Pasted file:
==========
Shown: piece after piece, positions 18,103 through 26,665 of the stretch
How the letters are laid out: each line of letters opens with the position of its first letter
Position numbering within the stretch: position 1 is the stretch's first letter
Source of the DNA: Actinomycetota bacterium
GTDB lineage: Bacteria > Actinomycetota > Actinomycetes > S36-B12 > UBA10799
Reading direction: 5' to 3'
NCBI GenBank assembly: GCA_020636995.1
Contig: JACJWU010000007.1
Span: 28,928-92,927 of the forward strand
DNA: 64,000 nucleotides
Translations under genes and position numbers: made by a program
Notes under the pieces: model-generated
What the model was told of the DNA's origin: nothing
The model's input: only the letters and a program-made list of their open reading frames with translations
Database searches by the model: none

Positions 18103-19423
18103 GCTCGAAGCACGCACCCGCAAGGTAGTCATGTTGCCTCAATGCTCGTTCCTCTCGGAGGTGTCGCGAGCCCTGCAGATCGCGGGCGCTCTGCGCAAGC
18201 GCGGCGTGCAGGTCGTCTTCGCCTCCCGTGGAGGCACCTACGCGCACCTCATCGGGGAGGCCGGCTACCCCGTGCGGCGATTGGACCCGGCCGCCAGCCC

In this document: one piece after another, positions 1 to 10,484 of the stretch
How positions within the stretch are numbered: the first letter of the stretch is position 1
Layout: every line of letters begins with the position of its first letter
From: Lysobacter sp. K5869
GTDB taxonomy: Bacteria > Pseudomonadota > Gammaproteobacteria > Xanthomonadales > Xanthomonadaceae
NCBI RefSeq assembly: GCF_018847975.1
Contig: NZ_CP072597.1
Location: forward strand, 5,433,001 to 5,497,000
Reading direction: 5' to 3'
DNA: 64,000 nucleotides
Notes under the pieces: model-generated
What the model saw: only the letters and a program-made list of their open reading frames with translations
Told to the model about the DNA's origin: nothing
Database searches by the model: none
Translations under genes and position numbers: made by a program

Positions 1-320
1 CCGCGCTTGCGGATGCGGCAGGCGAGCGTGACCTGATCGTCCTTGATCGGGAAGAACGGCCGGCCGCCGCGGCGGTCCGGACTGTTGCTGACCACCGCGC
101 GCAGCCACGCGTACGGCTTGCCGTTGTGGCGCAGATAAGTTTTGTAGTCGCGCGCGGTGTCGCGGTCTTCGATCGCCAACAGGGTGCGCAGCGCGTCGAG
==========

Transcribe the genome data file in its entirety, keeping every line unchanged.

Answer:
Shown: piece after piece, positions 18,103 through 26,665 of the stretch
How the letters are laid out: each line of letters opens with the position of its first letter
Position numbering within the stretch: position 1 is the stretch's first letter
Source of the DNA: Actinomycetota bacterium
GTDB lineage: Bacteria > Actinomycetota > Actinomycetes > S36-B12 > UBA10799
Reading direction: 5' to 3'
NCBI GenBank assembly: GCA_020636995.1
Contig: JACJWU010000007.1
Span: 28,928-92,927 of the forward strand
DNA: 64,000 nucleotides
Translations under genes and position numbers: made by a program
Notes under the pieces: model-generated
What the model was told of the DNA's origin: nothing
The model's input: only the letters and a program-made list of their open reading frames with translations
Database searches by the model: none

Positions 18103-19423
18103 GCTCGAAGCACGCACCCGCAAGGTAGTCATGTTGCCTCAATGCTCGTTCCTCTCGGAGGTGTCGCGAGCCCTGCAGATCGCGGGCGCTCTGCGCAAGC
18201 GCGGCGTGCAGGTCGTCTTCGCCTCCCGTGGAGGCACCTACGCGCACCTCATCGGGGAGGCCGGCTACCCCGTGCGGCGATTGGACCCGGCCGCCAGCCC

In this document: one piece after another, positions 1 to 10,484 of the stretch
How positions within the stretch are numbered: the first letter of the stretch is position 1
Layout: every line of letters begins with the position of its first letter
From: Lysobacter sp. K5869
GTDB taxonomy: Bacteria > Pseudomonadota > Gammaproteobacteria > Xanthomonadales > Xanthomonadaceae
NCBI RefSeq assembly: GCF_018847975.1
Contig: NZ_CP072597.1
Location: forward strand, 5,433,001 to 5,497,000
Reading direction: 5' to 3'
DNA: 64,000 nucleotides
Notes under the pieces: model-generated
What the model saw: only the letters and a program-made list of their open reading frames with translations
Told to the model about the DNA's origin: nothing
Database searches by the model: none
Translations under genes and position numbers: made by a program

Positions 1-320
1 CCGCGCTTGCGGATGCGGCAGGCGAGCGTGACCTGATCGTCCTTGATCGGGAAGAACGGCCGGCCGCCGCGGCGGTCCGGACTGTTGCTGACCACCGCGC
101 GCAGCCACGCGTACGGCTTGCCGTTGTGGCGCAGATAAGTTTTGTAGTCGCGCGCGGTGTCGCGGTCTTCGATCGCCAACAGGGTGCGCAGCGCGTCGAG